Will Technology shrink the Talent gap in insurance industry?
As we all know, our industry has long needed to attract better talent.
In 2010, the consulting firm, McKinsey & Company, conducted a four-month review of the current talent situation in the industry and developed recommendations to turn the industry into a magnet for the best young talent. The study is “Building a Talent Magnet How the Property and
Casualty Industry Can Solve Its People Needs“. The industry has a great deal of work to do in this area.
However, I wonder if some of the data or takeaways in the 2010 study correctly forecast the impact of technology enhancements.
The property and casualty insurance industry faces three challenges in attracting high-quality talent: a poor reputation, a limited understanding
among high school and college students of the industry’s career opportunities, and a limited pool of trained talent.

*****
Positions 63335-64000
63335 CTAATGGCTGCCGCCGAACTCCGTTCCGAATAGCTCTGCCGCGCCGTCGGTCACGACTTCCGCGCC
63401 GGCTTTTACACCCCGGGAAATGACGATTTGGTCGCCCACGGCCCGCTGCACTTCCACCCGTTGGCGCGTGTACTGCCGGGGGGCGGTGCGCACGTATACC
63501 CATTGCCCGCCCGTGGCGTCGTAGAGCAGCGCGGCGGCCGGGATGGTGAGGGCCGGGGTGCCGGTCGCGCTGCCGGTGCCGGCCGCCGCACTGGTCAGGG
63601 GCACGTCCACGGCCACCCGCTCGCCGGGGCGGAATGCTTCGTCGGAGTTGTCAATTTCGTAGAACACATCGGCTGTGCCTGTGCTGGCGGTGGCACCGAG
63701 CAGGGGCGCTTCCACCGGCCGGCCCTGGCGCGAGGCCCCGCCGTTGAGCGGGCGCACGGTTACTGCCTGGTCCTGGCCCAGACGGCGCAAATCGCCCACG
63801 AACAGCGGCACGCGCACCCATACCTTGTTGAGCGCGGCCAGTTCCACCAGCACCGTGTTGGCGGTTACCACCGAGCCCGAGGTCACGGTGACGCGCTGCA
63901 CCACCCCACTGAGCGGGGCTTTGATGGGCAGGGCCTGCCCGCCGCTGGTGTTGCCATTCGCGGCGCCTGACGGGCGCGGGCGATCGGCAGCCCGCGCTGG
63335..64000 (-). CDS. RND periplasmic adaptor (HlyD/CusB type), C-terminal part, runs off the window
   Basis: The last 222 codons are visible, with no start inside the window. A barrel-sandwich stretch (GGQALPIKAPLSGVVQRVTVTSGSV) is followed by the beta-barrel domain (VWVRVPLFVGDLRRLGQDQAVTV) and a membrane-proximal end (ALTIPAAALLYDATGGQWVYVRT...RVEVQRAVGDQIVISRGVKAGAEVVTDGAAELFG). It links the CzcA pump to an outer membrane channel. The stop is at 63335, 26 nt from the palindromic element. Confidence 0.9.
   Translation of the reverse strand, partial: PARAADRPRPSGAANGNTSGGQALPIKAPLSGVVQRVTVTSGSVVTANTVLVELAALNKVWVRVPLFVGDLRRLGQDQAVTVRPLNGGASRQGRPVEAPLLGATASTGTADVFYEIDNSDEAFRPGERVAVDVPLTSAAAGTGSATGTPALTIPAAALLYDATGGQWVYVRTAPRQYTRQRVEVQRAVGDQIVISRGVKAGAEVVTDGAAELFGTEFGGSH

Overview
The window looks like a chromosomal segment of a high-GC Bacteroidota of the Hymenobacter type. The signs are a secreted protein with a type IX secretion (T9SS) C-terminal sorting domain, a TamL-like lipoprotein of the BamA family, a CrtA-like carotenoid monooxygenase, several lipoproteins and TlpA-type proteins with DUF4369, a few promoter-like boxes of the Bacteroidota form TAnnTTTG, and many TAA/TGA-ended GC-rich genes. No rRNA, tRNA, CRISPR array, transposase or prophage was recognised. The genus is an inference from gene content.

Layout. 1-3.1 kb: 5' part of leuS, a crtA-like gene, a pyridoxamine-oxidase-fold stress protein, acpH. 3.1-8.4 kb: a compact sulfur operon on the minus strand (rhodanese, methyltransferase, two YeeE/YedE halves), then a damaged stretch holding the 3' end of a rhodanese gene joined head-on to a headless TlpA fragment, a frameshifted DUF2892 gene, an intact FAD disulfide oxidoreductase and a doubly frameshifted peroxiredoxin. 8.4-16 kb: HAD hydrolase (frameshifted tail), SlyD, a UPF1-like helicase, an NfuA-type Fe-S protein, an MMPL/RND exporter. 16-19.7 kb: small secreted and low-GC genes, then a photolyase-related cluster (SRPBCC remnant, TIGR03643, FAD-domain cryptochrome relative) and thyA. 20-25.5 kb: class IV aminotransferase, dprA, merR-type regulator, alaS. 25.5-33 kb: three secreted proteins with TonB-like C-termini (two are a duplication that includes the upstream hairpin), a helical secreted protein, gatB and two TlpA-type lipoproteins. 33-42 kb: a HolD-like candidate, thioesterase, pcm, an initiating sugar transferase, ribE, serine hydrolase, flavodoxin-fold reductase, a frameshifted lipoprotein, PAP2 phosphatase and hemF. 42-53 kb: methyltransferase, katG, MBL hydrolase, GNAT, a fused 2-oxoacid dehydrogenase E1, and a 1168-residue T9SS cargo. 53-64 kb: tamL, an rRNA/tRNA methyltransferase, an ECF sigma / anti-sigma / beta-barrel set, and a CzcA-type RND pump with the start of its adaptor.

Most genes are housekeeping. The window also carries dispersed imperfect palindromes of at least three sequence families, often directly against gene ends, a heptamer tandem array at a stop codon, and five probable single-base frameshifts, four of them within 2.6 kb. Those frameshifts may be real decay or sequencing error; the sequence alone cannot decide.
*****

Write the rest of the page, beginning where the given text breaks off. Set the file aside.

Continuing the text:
As the workforce matures and the baby-boom generation retires, insurers will compete for new young talent. It has been suggested that the number of employees needed to refill these positions is hundreds of thousands. Requiring the industry to hire 40-60,000 young employees a year just to replace the retiring workforce.
Will Technology shrink the Talent gap issues in the insurance industry? Will InsurTech specifically close the gap on the needs of the Insurance Industry? Or Cap Ex in technology by Incumbents? Is this still a crisis? Has an influx of capital and technology reversed or stopped the talent issues of the industry?
Are pressures from InsurTech on the expense ratio (Like Lemonade’s 20% fee) causing Incumbents to consider less staff, real estate, etc. in an effort to lower the expense ratio?
It seems like the InsurTech players have read the study and trying to address this problem. The reputation of the industry is being attacked by a few players, and highlighted by others of ways to improve. The market size and opportunity to disrupt is being embraced by disruptors and their talent pool. The are getting younger talent interested in the industry and training them on some of the basic principles of insurance.
Not all of these InsurTech firms will succeed, this talent many decide to come over to the dark side of the incumbent insurance firms. Incumbents offer many of the qualities — including stability and social relevance — sought by young Americans.
Maybe we should be thanking InsurTech firms as they are helping solve our Talent gap issues on many fronts.
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